No Ice Cream
Years ago I read a piece—I wish I remember the author—about the still popular sport of beating up on the poor for daring to share in the simple pleasures of life. The context was welfare moms, and the author was responding to another writer’s criticism of them for buying ice cream for the kids. The writer of the piece I was reading did not take kindly to this view. Since then, whenever I read about cutting welfare, I fasten on the image of parents in bad straits not being able to serve ice cream to their children. Let them eat cake? Heck, no.
Which brings me to Rob Port’s recent post with the headline, “48% Of North Dakota Welfare Spending Is On Fast Food, Eating Out, ATM’s And Movie Rentals”. The ATM part is a puzzle. A table he includes shows that 27.66% of state welfare funds are spent on ATM/cash withdrawals. That’s money, right? Why is that a problem? But anyway, then there’s the 12.4% on fast food restaurants. Port concludes that the money is spent “on frivolities and luxuries rather than needs.” Like ice cream for the kids, I think to myself.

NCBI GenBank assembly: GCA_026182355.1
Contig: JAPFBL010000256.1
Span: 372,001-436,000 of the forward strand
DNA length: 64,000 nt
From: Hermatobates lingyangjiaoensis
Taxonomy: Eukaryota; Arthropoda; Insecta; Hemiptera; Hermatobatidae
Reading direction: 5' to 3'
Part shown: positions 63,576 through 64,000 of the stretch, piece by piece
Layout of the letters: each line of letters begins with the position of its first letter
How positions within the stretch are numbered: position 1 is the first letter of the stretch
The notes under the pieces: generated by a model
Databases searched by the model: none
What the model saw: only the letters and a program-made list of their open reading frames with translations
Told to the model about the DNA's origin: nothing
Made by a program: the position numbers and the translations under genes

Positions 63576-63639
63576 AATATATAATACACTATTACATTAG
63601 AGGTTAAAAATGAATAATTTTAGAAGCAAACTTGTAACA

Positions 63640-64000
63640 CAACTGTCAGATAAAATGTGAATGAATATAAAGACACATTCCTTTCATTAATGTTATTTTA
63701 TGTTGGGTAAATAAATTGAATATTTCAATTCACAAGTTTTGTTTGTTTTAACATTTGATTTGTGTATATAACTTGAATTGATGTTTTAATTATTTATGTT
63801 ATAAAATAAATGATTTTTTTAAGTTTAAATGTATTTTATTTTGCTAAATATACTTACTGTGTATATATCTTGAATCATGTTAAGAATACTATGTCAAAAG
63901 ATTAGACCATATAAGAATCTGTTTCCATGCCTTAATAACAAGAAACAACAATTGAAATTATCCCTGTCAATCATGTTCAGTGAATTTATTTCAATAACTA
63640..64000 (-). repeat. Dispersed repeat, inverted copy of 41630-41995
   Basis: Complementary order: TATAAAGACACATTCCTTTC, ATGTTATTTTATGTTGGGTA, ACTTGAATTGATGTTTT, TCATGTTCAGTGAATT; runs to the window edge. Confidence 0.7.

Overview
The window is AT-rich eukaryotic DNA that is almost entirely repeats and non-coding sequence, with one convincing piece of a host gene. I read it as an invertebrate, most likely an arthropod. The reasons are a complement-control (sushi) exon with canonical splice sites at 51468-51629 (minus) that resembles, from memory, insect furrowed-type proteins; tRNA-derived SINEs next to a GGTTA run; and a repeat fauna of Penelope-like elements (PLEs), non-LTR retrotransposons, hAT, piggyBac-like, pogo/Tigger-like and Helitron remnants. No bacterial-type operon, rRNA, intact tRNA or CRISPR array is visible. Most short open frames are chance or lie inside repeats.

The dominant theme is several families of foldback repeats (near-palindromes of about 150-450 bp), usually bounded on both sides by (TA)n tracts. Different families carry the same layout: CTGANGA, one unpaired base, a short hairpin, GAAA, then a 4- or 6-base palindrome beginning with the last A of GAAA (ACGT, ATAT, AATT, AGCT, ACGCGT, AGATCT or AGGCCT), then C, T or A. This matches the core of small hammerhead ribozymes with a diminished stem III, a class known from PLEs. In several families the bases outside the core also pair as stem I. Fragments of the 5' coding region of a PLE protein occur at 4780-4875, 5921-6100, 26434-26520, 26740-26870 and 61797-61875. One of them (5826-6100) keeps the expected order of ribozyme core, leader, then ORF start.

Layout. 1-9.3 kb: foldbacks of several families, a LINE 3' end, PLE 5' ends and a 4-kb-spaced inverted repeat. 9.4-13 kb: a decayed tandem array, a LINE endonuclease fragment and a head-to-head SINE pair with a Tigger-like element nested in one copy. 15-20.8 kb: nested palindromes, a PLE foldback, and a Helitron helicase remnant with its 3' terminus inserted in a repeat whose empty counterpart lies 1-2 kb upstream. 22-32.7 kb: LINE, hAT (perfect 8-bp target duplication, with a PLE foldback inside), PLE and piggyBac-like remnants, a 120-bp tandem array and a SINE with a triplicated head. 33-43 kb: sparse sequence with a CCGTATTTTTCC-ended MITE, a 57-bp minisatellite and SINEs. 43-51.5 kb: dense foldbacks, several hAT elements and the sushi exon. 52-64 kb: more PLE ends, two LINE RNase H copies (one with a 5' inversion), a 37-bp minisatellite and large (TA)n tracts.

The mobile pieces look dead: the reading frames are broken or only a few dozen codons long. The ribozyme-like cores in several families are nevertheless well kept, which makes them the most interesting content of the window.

Or, as Roy Edroso writes at alicublog,
Think about a single parent with kids using her TANF to buy clothing, shelter, school supplies, etc. Maybe some of the money is spent more frivolously, sure, but that would be hard to manage: In 2004 the maximum monthly TANF benefit paid in North Dakota to a single-parent-headed family of four was $573. And, in case you think it’s gotten better since then, TANF benefit levels have plunged by 22.3% in North Dakota since 1996.
So maybe a couple of times a week the recipients eat at McDonald’s or a diner instead of in their hovels. Maybe they get chips, soda, and smokes from the service station. And very rarely they rent a movie.
I’m beginning to think it’s a psychological condition. Maybe some of it’s upbringing. Maybe some of us are born without a capacity for empathy and by the grace of God avoid the life of aimless crime into which some sociopaths drift, and instead become… well, the kind of person who thinks people on welfare have it too easy and that junk food is a luxury they don’t deserve.
(Hat tip: atrios.)